Last fall, though, you started to see signs of improvement. The Bears knocked off Murray State and No. 24 Indiana State on the road and beat SIU at home on the way to a 4-7 finish. They scared No. 12 WIU at home, too, before falling by three. The MVC was as ridiculous as ever, but the rebound was clear.
The question now is how much further growth MSU is capable of.
The defense in particular still has a long way to go.
The Bears allowed 6.3 yards per play and 35.7 points per game last year despite the presence of All-American linebacker Dylan Cole, who made 17 of MSU’s 102 havoc plays (tackles for loss, passes defensed, forced fumbles). Now he’s gone, and the training wheels are off.
Third-year defensive coordinator Marcus Yokeley — a former Mizzou graduate assistant* and Lindenwood defensive coordinator — appears to have the makings of a decent run defense. The Bears allowed just 4.9 yards per carry last year (5.4 without sacks) while leaning heavily on two freshmen (linebacker McNeece Egbim and safety Cameron Price) for support. End Colby Isbell (12 TFLs, 6.5 sacks) heads a pretty experienced defensive line.
The pass defense, however, was a massive issue last year. The Bears allowed a 65 percent completion rate and a 139.3 passer rating. That could be a massive issue against Missouri’s well-seasoned passing game and will probably be the Bears’ undoing.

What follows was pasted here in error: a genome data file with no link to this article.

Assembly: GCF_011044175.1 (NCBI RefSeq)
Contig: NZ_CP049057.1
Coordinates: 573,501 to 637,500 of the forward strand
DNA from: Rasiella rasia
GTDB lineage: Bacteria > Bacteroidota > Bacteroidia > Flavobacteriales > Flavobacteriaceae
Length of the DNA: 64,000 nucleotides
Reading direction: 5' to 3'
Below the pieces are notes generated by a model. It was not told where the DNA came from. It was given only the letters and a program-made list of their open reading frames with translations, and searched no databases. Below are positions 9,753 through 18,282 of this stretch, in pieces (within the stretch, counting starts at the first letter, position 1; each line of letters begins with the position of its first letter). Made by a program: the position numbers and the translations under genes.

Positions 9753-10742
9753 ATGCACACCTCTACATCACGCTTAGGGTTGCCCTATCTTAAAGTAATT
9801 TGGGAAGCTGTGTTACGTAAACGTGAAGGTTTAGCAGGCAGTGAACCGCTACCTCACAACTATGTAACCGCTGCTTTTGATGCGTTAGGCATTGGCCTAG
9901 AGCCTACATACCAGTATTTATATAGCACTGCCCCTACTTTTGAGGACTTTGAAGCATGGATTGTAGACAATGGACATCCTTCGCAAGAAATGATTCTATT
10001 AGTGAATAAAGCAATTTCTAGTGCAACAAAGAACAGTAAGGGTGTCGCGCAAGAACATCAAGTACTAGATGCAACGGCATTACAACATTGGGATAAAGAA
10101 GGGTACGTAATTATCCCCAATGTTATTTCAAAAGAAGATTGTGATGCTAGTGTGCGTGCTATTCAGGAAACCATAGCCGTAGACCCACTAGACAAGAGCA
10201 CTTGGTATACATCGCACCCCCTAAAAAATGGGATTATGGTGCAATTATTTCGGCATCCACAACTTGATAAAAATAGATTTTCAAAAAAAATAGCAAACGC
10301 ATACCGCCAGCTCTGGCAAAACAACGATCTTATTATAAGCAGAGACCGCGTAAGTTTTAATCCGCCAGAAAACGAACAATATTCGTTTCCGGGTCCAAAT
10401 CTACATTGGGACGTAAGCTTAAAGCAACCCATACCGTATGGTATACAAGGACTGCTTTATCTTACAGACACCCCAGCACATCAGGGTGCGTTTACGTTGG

* Three former Tiger players are on staff as well: safeties coach Kenji Jackson, running backs coach Munir Prince, and receivers coach Jason Ray.
The offense should test Mizzou, however.
MSU returns 6’3 senior receiver Malik Earl (534 receiving yards, 13.0 per catch), tight end Erik Furmanek (27 reception), and return specialist Deion Holliman (246 receiving yards, 120 rushing yards, two return scores) and adds JUCO transfer and spring game star Tyler Currie to the mix.
Mizzou’s cornerback corps needs to strain a bit so we know what it’s capable of; MSU could provide that strain, especially with the addition of JUCO quarterback Peyton Huslig, who led Garden City CC to the NJCAA title last year. Granted, he threw for just 1,140 yards in the process, but his performance in the title game — 192 passing yards, 112 rushing yards — suggests dual-threat capability.